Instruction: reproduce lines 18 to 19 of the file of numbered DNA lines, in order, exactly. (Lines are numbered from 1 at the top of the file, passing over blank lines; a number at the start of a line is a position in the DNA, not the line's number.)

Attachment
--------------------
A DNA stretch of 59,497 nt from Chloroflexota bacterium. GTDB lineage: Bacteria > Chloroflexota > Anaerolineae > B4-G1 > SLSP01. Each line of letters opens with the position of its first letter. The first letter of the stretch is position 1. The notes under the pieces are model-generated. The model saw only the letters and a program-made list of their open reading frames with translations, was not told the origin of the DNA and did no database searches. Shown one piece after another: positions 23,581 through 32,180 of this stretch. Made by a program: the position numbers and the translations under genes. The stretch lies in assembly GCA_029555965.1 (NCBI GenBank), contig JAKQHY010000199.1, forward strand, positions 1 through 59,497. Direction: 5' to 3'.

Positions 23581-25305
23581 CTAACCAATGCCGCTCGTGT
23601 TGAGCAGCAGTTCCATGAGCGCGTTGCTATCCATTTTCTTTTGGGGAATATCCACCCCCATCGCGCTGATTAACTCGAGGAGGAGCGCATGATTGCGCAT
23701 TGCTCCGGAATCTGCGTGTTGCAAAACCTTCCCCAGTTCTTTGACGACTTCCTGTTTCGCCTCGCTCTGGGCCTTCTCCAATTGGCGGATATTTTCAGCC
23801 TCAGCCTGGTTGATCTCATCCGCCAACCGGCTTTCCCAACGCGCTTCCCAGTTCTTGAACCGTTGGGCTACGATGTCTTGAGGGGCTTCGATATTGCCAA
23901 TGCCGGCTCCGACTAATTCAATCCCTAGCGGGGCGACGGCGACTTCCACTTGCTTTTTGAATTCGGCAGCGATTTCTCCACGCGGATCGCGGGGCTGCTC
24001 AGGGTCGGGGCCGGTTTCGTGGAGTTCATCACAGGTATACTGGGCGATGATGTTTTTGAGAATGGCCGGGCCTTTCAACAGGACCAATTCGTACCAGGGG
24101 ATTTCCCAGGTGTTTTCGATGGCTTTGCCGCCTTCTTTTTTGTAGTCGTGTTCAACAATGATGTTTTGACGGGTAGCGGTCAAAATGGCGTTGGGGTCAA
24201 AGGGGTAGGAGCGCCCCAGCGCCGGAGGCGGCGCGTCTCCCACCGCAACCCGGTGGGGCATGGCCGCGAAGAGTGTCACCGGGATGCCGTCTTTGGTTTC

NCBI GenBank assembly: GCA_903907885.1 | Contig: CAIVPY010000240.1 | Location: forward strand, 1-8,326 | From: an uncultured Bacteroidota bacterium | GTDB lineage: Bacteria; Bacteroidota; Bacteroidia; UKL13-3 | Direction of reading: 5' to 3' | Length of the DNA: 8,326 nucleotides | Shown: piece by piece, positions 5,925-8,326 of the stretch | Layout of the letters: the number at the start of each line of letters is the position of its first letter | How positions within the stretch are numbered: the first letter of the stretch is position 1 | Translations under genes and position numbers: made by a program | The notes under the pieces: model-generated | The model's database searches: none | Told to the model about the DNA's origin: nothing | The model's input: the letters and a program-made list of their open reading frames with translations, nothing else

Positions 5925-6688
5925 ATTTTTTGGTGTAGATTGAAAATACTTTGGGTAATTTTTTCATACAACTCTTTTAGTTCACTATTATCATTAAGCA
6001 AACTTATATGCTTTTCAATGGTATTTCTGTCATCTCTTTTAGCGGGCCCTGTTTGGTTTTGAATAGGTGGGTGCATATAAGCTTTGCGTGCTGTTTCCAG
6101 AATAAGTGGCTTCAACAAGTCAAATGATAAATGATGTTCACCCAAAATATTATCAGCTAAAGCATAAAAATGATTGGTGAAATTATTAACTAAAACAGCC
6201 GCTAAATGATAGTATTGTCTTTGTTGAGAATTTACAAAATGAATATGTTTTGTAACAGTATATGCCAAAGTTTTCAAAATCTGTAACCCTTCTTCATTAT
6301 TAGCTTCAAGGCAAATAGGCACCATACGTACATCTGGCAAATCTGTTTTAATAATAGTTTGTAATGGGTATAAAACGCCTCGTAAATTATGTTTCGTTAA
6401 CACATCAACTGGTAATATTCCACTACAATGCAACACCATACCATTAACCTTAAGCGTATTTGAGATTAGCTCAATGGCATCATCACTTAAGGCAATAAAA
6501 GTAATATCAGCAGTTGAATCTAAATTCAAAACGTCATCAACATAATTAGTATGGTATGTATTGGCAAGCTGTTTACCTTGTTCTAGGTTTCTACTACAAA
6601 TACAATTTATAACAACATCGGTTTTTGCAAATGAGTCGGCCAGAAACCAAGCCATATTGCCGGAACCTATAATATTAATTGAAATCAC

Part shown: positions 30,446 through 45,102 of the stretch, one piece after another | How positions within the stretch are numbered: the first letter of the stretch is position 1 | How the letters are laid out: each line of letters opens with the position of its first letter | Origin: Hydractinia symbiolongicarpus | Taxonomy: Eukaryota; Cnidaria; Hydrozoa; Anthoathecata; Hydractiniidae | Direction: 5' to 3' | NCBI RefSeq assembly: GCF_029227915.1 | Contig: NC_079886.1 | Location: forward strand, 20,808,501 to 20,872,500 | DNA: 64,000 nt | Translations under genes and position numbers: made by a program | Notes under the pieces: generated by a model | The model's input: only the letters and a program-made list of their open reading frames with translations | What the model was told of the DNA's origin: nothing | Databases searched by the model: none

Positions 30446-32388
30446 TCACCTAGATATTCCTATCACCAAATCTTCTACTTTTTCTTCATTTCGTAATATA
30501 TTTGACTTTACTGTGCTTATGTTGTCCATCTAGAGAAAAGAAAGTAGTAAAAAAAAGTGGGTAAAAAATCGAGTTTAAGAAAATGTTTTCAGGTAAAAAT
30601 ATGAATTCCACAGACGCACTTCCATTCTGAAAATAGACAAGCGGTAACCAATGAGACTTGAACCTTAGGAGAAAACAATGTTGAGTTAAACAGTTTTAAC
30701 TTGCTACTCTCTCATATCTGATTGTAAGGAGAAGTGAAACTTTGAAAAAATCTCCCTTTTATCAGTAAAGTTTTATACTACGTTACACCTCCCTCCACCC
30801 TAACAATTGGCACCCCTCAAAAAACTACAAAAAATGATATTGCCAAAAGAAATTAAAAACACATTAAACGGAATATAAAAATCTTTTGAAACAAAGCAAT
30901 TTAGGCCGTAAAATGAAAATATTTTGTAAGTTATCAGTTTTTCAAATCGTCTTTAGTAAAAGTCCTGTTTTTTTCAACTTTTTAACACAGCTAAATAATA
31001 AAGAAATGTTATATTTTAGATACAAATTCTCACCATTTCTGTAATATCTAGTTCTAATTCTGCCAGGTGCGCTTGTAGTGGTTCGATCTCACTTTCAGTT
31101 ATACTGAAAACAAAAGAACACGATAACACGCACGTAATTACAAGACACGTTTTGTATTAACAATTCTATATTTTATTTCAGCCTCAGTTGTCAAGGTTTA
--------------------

6401 CACATCAACTGGTAATATTCCACTACAATGCAACACCATACCATTAACCTTAAGCGTATTTGAGATTAGCTCAATGGCATCATCACTTAAGGCAATAAAA
6501 GTAATATCAGCAGTTGAATCTAAATTCAAAACGTCATCAACATAATTAGTATGGTATGTATTGGCAAGCTGTTTACCTTGTTCTAGGTTTCTACTACAAA